dam ass keen ing or dam ass seen ing, depending on whether the K or SC form is used. The ancient metal working technique using folded polished metal was called damascening after Damascus steel and the watered silk pattern. As noted in a recent post with a snap shot from the trade press, the term damaskeening was used and I think that was the more common term.

    The term is primarily or exclusively used by American watch decorators. In Europe each of the decorative forms has its own name, I believe.
    Tom McIntyre Click me.
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  4. #4

    Default Re: Damaskeening Terminology (RE: Tom McIntyre)

    thanks!!!..
    .... now hopefully someone will be about to provide clint with some information regarding his more complex questions regarding dam ass keen ing ....................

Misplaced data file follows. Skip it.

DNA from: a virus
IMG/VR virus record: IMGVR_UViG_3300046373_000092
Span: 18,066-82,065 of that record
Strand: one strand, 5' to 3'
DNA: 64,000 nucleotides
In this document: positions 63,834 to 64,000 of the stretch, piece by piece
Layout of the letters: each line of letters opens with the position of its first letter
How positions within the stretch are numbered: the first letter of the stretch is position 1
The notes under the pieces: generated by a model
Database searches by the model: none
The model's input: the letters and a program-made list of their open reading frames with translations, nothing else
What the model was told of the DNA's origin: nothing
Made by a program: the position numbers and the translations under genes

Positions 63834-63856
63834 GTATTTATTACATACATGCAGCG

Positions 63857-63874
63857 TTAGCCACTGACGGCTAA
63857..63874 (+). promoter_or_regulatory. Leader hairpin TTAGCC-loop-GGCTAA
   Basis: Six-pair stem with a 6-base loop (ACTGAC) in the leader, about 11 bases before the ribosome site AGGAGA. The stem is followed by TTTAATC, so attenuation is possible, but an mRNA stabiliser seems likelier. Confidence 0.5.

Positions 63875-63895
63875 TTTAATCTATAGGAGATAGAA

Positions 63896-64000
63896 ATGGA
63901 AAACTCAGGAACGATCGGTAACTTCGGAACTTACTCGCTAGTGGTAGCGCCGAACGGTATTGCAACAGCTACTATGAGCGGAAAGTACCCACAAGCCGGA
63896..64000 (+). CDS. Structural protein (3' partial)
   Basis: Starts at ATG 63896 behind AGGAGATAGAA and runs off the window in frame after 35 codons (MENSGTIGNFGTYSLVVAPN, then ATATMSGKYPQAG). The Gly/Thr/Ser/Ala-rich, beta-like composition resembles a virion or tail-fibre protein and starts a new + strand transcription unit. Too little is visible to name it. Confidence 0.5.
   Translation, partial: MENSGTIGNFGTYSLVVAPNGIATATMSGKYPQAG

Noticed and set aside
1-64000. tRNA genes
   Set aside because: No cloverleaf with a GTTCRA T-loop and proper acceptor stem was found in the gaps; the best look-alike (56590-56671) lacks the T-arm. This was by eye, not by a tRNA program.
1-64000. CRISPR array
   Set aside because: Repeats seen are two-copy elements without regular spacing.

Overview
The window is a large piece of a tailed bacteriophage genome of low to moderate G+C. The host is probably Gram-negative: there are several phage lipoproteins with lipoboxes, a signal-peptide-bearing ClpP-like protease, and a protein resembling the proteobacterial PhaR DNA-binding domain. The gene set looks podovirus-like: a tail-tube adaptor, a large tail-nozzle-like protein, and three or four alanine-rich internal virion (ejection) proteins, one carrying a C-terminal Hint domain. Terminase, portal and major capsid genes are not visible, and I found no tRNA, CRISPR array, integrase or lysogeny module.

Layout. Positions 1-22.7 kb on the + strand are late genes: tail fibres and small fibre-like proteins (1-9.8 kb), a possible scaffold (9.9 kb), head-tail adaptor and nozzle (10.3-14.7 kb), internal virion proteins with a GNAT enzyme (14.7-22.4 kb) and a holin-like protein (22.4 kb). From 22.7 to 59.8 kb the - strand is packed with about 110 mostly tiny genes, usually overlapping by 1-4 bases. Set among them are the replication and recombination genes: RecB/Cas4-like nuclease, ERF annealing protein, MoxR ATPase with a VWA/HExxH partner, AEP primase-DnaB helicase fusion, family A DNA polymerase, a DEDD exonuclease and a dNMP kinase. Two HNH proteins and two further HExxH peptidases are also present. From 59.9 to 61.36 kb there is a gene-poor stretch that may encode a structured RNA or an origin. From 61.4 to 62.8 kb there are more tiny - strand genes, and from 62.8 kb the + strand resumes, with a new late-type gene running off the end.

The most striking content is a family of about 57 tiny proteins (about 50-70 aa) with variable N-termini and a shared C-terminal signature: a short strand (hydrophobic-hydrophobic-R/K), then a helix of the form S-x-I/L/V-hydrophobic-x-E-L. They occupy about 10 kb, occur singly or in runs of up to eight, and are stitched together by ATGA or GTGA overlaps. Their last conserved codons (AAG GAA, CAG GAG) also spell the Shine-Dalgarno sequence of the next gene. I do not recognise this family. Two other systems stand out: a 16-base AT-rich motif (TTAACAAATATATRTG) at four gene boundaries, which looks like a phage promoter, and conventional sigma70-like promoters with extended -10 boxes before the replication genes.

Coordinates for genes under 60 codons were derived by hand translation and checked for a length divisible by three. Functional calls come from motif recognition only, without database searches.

5. #5
    Registered User Clint Geller's Avatar
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    Default Re: Damaskeening Terminology (RE: John Cash)

    The question of which form of the word to use has always been a dilemma for me. On the one hand, saying or writing "damaskeening" instead of "damascening," strikes me as a lot like saying "Eye-talian" instead of "Italian," or "nukular" instead of "nuclear." (I tell the engineers in the nuclear physics class I teach that saying "nukular" where I can hear it is the easiest way to flunk my course.) But on the other hand, correctly spelling the name of a historical steel working process which has absolutely nothing to do with the way watch plates are decorated is not necessarily an improvement. If the American watch trade was going to modify (corrupt?) a pre-existing word or phrase to describe their decoration technique, they might at least have chosen an appropriate word or phrase to modify. "Genevising" would have been more justifiable than "damaskeening," but perhaps that choice would have given a competitor nation too much credit for the American trade's liking. Then too, the trade probably wished to promote the fanciful association with Damascus steel.